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Sumit Singhal
Sumit Singhal
Sumit Singhal loves modern architecture. He comes from a family of builders who have built more than 20 projects in the last ten years near Delhi in India. He has recently started writing about the architectural projects that catch his imagination.

Hindmarsh Shire Council Corporate Offices in Victoria, Australia by k20 Architecture

 
April 13th, 2017 by Sumit Singhal

Article source: k20 Architecture

Located in the rural setting of Nhill, Victoria, Hindmarsh Shire Council Corporate Offices is a technologically advanced Corporate Civic and Administration Centre with Environmentally Sustainable Design (ESD) principles at the core of the building’s design intent.

Completed in 2014 the precinct re-uses the existing 1960’s building and encapsulates it within its new contemporary built form. The building was inspired by the town’s identity as a hub of wheat production with steel storage silos and agricultural sheds dotting the landscape. The centre’s form and restrained material palette of timber, steel and glass gives subtle references to the local agricultural context; utilising the craftsmanship of the folded metal inherent in the silos in the form of locally sourced steel and zinc finishes along the building’s exterior.

Image Courtesy © k20 Architecture

  • Architects: k20 Architecture
  • Project: Hindmarsh Shire Council Corporate Offices
  • Location: Victoria, Australia

Image Courtesy © k20 Architecture

This award winning project accommodates 70 staff with expansion capability for up to 100. Although double the size of the building it replaces, the facility uses 60 per cent less electricity.

With a 5-hour drive to the nearest capital city, the remote rural setting and harsh climatic conditions were intrinsically linked to the design as well as the development of sustainable design innovations. By constructing a series of thermal chambers underground via earth tubes and under-floor ventilation plenums, fresh air is drawn in from the exterior and cooled (or warmed) naturally by the earth before being redistributed back throughout the building via plenums and air displacement floor grilles. The Hindmarsh approach pre-tempers the air via an earth pipe heat exchange system before it is introduced into the habitable areas of the building, thus greatly reducing the energy required to heat or cool the air once inside the space. An advantage of this system is that the building’s mechanical system delivers elevated levels of fresh air supply at greatly reduced energy consumption.

Image Courtesy © k20 Architecture

Image Courtesy © k20 Architecture

Studies show increasing fresh air supply is a major contributor to enhancing internal work environments feeling of wellness thereby increasing productivity. An under-floor air distribution (UFAD) air conditioning system was then designed to provide an excellent level of control for occupants via a series of operable floor grilles. Placing the grilles on the floor of the building levels, rather than along the ceiling as is customary with traditional air conditioning systems, enables the fresh air supply to be delivered closest to the occupied space, thus delivering the highest level of health benefits. A further additional benefit with the air displacement system is that it further reduces the heating and cooling load of the entire system.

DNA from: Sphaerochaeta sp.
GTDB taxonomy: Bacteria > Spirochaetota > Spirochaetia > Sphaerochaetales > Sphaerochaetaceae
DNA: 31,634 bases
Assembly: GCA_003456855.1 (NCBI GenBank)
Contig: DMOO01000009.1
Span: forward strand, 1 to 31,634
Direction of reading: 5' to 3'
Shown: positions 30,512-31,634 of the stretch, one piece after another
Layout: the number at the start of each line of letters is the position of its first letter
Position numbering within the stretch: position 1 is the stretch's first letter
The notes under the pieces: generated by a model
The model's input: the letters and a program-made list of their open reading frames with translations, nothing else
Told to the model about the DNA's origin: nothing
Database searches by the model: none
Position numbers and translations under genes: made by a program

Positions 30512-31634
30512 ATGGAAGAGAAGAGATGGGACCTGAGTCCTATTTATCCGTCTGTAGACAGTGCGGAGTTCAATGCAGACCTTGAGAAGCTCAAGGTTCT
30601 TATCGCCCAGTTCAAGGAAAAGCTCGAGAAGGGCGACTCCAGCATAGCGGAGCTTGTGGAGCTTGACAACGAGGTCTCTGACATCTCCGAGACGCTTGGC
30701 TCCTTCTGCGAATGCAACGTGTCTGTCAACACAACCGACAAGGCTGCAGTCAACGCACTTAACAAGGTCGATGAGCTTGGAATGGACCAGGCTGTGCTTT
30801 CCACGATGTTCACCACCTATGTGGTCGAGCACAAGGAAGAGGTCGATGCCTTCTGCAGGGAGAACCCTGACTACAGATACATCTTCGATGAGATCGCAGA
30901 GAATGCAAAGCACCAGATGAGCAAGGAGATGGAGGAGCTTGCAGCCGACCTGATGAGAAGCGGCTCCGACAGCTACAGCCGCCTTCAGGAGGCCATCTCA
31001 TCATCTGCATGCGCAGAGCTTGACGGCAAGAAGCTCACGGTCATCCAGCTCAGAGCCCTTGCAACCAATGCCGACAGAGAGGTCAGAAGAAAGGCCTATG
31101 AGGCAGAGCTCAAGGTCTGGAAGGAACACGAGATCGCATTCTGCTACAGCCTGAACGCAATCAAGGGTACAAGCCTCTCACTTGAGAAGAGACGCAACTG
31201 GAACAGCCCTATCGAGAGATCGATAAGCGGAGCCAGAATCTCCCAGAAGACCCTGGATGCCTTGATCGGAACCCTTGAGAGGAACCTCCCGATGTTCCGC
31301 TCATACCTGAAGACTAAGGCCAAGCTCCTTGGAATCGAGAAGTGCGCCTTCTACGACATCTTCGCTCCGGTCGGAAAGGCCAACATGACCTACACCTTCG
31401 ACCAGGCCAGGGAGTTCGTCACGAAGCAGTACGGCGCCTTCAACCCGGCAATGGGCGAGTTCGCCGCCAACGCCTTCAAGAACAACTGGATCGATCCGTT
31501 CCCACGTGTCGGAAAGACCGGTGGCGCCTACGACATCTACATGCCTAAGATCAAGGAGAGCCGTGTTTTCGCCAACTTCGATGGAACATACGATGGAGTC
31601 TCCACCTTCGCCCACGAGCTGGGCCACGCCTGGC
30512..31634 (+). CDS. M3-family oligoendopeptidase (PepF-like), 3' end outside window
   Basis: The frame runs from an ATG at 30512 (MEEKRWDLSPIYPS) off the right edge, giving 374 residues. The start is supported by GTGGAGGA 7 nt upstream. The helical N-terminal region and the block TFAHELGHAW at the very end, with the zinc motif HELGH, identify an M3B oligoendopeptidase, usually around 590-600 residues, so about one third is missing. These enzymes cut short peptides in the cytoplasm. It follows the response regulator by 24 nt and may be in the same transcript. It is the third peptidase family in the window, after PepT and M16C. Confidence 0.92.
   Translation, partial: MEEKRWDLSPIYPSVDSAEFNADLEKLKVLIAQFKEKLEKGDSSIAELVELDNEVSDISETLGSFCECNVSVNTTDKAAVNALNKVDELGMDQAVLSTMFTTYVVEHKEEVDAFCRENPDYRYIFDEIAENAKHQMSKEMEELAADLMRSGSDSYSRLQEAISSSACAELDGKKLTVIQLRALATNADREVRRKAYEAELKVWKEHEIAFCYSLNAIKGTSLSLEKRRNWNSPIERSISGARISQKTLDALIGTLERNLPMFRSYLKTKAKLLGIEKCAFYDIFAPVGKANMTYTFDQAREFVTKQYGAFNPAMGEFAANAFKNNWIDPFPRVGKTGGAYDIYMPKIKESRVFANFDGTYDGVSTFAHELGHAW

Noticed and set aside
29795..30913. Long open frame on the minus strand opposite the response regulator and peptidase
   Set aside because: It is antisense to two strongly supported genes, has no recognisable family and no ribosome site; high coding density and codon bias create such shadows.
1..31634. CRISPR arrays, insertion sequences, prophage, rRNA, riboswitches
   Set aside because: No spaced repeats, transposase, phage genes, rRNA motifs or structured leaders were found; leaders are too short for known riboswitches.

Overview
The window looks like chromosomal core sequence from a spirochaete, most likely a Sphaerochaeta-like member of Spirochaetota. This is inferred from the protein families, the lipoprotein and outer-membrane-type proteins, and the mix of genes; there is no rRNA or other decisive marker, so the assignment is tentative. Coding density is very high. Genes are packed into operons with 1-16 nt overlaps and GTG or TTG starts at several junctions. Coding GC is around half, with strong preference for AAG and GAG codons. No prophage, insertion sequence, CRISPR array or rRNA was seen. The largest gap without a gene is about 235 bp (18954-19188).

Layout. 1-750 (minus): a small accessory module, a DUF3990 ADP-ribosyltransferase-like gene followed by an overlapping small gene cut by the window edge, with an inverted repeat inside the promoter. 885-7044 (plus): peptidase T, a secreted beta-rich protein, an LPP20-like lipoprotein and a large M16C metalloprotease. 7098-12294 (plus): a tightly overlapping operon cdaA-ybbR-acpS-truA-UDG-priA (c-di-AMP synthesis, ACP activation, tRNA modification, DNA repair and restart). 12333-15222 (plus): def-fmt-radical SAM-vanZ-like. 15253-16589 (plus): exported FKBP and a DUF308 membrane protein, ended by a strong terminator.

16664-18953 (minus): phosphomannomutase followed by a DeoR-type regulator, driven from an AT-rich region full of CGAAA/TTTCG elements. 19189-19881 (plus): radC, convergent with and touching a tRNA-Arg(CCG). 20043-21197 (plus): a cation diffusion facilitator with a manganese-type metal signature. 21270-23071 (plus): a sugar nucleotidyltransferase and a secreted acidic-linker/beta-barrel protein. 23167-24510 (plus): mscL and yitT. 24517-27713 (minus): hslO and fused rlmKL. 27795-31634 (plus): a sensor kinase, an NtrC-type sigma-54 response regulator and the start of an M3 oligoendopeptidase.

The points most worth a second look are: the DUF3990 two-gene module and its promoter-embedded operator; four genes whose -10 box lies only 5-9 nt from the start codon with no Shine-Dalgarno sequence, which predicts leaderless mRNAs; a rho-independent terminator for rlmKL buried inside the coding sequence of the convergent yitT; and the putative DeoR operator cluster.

Image Courtesy © k20 Architecture

Image Courtesy © k20 Architecture

With air quality addressed, LED lighting systems were selected for reduced energy consumption and maintenance within the main workspaces, and solar panels were installed on the roof to harvest energy to offset energy consumption.

Very little steel was used in the building’s design but instead k20 Architecture custom-designed and manufactured a laminated timber product from locally sustainably sourced Vic Ash timber to replace steel for structural purposes without the associated environmental consequences.

Image Courtesy © k20 Architecture

Image Courtesy © k20 Architecture

The building also consumes less energy via passive solar design, cross-flow ventilation principles and zoned motion-detecting. An electronic control and monitoring system has been installed to test the effectiveness of the measures taken to minimise energy consumption, so that the positive impact of the building’s systems can be measured and documented over time, and where the results are most effective, they can even better inform decisions about building systems in the future. These statistics are displayed in the entry foyer showing the buildings visitors and community the buildings performance and the benefits of the sustainable initiatives adopted by the building.

Image Courtesy © k20 Architecture

Image Courtesy © k20 Architecture

Other sustainable features incorporated in the facility include LED lighting systems throughout; solar panels; zoned mechanical system; passive solar design, cross-flow ventilation and zoned motion-detection lighting. Coupled with the cutting edge design, these sustainable elements result in a facility that has the capacity to go “off grid” with further funding in the future.

k20 Architecture utilised a number of innovations to deliver an outcome that would not only minimise embodied energy and energy loadings within the building, but also reduce carbon output for the life of the project and provide an enhanced internal environment for its inhabitants.

Image Courtesy © k20 Architecture

Image Courtesy © k20 Architecture

Image Courtesy © k20 Architecture

Image Courtesy © k20 Architecture

Image Courtesy © k20 Architecture

Image Courtesy © k20 Architecture

Image Courtesy © k20 Architecture

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Categories: Government Building, Office Building, office Complex, Offices

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